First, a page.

Federal Reserve hikes key interest rate 0.75 percentage point, projects economic slowdown


The Federal Reserve on Wednesday raised its benchmark interest rate by 0.75 percentage point and signaled it plans to keep rates higher for longer as it tries to douse red-hot inflation.

The Fed’s target interest rate is now in the range of 3% to 3.25%, the highest level in 14 years. The bank’s rate-setting panel also projected that the Federal Funds rate would hit 4.4% by year-end, up sharply from a projection of 3.4% in June, and 4.6% in 2023, up from a previous estimate of 3.8%.

“Based on our expectation that the Fed will take the rates to 4% by December, this will be one of the fastest episodes of Fed tightening in the post war period,” Brian Coulton, chief economist with Fitch Ratings, said in an email. 

Higher interest rates are likely to be a big drag on economic growth, officials noted in projections released along with the Fed’s latest policy statement. Fed officials predicted GDP to expand by just 0.2% this year and 1.2% next year, down from a rosier forecast in June for 1.7% growth in 2022 and 2023.

Stock markets slumped on the news, with the S&P 500 falling 1.5% from morning levels to 3,830.

A downturn would take a toll on jobs. Fed officials expect the nation’s unemployment rate jump to 4.4% next year, a substantial increase from its current level of 3.7%.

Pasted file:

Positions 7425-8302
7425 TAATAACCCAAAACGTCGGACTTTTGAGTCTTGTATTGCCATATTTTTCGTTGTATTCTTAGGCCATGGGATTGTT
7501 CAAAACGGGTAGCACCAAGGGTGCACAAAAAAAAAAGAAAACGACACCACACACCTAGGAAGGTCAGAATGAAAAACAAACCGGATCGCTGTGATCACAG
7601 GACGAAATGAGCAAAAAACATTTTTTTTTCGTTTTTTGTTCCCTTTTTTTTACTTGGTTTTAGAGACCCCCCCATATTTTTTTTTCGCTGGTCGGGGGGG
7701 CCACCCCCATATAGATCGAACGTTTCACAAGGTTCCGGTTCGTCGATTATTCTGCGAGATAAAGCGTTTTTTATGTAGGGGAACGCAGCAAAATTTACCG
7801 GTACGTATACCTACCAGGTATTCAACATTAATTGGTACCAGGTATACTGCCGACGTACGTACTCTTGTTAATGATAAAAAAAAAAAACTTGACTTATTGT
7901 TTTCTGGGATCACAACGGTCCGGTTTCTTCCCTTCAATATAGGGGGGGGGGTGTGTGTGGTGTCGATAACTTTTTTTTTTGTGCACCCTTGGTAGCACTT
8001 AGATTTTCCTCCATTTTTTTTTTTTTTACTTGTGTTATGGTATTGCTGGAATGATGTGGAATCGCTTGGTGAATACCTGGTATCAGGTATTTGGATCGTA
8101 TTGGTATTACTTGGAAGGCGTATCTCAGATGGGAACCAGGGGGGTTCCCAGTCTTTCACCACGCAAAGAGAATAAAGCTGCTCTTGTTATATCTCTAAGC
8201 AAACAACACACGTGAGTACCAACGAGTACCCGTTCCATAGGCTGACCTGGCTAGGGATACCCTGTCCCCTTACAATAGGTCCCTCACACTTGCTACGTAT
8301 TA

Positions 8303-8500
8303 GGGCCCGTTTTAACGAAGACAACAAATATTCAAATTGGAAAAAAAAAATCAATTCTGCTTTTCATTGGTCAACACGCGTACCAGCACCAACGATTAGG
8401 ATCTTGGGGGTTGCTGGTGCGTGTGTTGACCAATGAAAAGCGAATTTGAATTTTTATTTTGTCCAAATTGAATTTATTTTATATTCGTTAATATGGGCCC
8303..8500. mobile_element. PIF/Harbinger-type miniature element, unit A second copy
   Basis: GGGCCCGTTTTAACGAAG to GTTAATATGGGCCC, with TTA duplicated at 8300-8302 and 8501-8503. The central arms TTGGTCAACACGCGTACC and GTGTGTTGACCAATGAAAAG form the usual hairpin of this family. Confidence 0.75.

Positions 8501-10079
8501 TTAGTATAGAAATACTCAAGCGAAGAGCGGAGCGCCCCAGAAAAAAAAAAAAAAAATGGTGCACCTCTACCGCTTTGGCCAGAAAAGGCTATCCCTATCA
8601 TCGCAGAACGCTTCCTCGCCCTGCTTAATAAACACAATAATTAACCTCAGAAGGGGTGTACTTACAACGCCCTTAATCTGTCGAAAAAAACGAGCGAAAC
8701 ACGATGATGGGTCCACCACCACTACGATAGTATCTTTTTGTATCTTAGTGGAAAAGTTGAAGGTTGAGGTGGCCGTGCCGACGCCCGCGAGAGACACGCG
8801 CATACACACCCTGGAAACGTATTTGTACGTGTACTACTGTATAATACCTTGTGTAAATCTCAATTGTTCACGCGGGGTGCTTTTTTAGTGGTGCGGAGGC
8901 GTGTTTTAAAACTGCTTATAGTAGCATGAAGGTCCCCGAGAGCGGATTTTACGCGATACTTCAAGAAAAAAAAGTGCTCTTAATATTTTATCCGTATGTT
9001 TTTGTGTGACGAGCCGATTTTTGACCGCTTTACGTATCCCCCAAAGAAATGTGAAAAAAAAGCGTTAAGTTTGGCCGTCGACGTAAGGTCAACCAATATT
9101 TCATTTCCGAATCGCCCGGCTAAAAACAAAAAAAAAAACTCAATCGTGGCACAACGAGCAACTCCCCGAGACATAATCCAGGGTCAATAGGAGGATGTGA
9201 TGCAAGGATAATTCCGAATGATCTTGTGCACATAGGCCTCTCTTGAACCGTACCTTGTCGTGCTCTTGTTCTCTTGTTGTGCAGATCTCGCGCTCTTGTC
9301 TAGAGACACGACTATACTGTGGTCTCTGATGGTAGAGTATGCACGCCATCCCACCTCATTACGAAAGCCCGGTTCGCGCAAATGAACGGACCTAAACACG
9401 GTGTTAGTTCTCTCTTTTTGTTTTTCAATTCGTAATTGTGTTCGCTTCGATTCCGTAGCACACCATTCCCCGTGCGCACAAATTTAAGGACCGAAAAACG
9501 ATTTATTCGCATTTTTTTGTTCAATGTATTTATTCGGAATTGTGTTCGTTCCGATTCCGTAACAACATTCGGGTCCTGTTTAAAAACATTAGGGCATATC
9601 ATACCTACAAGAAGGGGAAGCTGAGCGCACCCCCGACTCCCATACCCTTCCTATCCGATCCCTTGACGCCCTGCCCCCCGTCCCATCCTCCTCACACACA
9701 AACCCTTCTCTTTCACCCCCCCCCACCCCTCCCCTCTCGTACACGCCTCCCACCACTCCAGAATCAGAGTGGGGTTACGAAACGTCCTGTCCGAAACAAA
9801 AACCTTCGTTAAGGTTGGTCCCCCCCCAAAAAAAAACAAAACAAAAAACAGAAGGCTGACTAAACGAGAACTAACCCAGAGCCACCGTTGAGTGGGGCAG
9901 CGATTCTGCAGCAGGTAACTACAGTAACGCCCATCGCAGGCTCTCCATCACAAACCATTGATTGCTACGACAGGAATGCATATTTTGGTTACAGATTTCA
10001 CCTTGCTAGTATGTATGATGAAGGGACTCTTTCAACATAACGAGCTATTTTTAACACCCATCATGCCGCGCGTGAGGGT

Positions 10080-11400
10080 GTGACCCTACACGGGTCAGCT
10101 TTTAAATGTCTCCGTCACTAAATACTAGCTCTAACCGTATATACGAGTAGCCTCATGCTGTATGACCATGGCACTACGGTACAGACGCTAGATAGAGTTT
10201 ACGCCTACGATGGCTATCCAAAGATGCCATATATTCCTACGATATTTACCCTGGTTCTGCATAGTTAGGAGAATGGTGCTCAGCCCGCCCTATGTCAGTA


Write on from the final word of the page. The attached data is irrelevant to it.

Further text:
Despite the economic impact of ratcheting up borrowing costs, Fed Chair Jerome Powell reaffirmed his commitment to bringing down inflation. 

“We have both the tools we need and the resolve to restore price stability for families and businesses,” Powell said in a press conference after the Fed’s latest policy statement. “We are moving our policy stance purposefully to a level that will be sufficiently restrictive to bring inflation to our target of 2%,” he said. 

How mortgage rates affect housing market as Federal Reserve weighs new interest rate hike


In August, Powell warned that the Fed’s monetary tightening would “bring some pain” for Americans. Wall Street has interpreted that to mean the central bank will keep hiking rates even if it hurts economic growth, including triggering a recession, and the Fed’s most recent hike is in line with that position.

The bank’s rate-setting body on Wednesday noted that inflation remains “elevated” and said it was “highly attentive to inflation risks.” Consumer price increases have emerged as the most pressing economic issue this year, with costs of everything from housing to groceries outpacing wage increases and squeezing consumers.

This is a developing story. The Associated Press contributed reporting.



Read original article here

Denial of responsibility! Vigour Times is an automatic aggregator of the all world’s media. In each content, the hyperlink to the primary source is specified. All trademarks belong to their rightful owners, all materials to their authors. If you are the owner of the content and do not want us to publish your materials, please contact us by email – [email protected]. The content will be deleted within 24 hours.

Leave a comment
Enable Notifications OK No thanks